American born artist Tracey Greene Douglas is using the beauty of painting to inspire and empower children in the rural areas of Guyana.
Douglas believes in the power of painting. “When you pick up a brush, whatever fear or anxiety you are feeling, you address it when you paint,” she said.
“This is the same way children are inspired. There is an immediate joy when they paint,” said the multi-talented artist who sells her artwork online to supply the children with tools to paint.
Her pieces include prints on paper, canvas totes, pillowcases, cell-phone covers, duvets and tee shirts. The items are sold on the website www.redbubble.com under the heading Goddesstria images.
All of the proceeds go towards the purchase of art supplies to support the “Let’s Paint Guyana” project for children of all ages.
Douglas who uses a nontraditional concept to motivate the children and allow them to freely express themselves on canvas, has a deep spiritual belief that painting instantly brings the soul present for peace of mind and creative stimulation.
The ongoing artwork project that may possibly one day produce masterpieces, or the next Van Gogh, will in the future give the youngsters an opportunity to see their work on display at an art show, said Douglas whose tie-dye designs have garnered loud applause on many fashion runways.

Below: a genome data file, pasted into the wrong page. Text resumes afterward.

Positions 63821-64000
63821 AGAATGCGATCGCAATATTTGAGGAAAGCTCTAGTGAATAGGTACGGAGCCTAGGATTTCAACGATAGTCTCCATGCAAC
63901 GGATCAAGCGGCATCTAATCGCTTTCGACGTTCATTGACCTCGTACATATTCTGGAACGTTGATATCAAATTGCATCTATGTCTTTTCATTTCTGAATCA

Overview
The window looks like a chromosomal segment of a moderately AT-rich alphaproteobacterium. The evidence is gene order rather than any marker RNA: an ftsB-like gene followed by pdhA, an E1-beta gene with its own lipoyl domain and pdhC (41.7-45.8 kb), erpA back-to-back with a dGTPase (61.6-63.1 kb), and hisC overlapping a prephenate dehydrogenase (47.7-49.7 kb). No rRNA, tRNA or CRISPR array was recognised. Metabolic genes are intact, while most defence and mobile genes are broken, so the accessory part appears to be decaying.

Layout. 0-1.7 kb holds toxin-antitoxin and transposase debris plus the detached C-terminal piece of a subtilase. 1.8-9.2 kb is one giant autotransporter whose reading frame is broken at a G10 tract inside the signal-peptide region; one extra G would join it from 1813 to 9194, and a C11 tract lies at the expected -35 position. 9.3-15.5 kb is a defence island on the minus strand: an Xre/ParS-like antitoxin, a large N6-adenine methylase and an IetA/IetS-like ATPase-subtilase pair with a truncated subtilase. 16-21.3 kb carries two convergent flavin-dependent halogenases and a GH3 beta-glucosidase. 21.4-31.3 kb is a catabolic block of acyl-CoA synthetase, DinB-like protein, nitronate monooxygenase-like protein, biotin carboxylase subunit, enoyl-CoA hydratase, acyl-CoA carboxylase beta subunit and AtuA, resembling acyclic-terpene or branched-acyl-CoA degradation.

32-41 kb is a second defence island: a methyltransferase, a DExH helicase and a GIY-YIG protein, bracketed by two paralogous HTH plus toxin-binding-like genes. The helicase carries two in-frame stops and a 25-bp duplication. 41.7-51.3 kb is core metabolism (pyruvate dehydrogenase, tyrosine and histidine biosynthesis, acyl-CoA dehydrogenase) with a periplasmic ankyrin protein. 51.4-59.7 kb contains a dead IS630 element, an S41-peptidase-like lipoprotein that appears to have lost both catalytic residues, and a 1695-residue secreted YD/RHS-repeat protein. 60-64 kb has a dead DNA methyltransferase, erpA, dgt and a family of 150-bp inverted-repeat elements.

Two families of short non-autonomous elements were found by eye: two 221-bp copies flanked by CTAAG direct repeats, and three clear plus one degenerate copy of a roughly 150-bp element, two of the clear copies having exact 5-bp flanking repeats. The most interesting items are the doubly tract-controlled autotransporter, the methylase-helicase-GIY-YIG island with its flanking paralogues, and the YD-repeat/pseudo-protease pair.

A naturalized Guyanese who immigrated to the South American country with her Guyanese-born husband Warren more than 10 years ago, owners of Pandama Retreat and Winery, Tracey uses the tranquil backdrop of Madewini on the Linden Soesdyke Highway to let her creative juices flow, while sharing her skills with youth.
“The idea is just to show up and paint. Be free, we don’t have to be limited when we paint,” added Douglas who will help teachers to take the art form to the classroom.
Her program has also helped AIDS patients in a ‘connecting art’ with healing initiative.
From the moment she arrived in Guyana, Tracey connected deeply with citizens. The youth arm of the Rotary Club as well as NGOs where she has trained more than 60 children in the basics of paining, tie dying and drawing, is just an example of her commitment to the youth.
She runs “Camp Glow,” a girl’s empowerment program in the serene black water region of Madewini where she has hosted members of the Unites States Youth Corp and campers from around the world.
A successful businesswoman, Douglas, recently returned from United Nations in Geneva, Switzerland were she was nominated among nine other women from around the world for the Empretec Women in Business Awards (E-WBA), which is granted every two years to exceptional women entrepreneurs.
These women have overcome obstacles and persevered to establish and grow successful companies. They share a contagious passion for their work and are using their role to give back to their communities. Douglas represented Guyana at the Oct. 15 ceremony.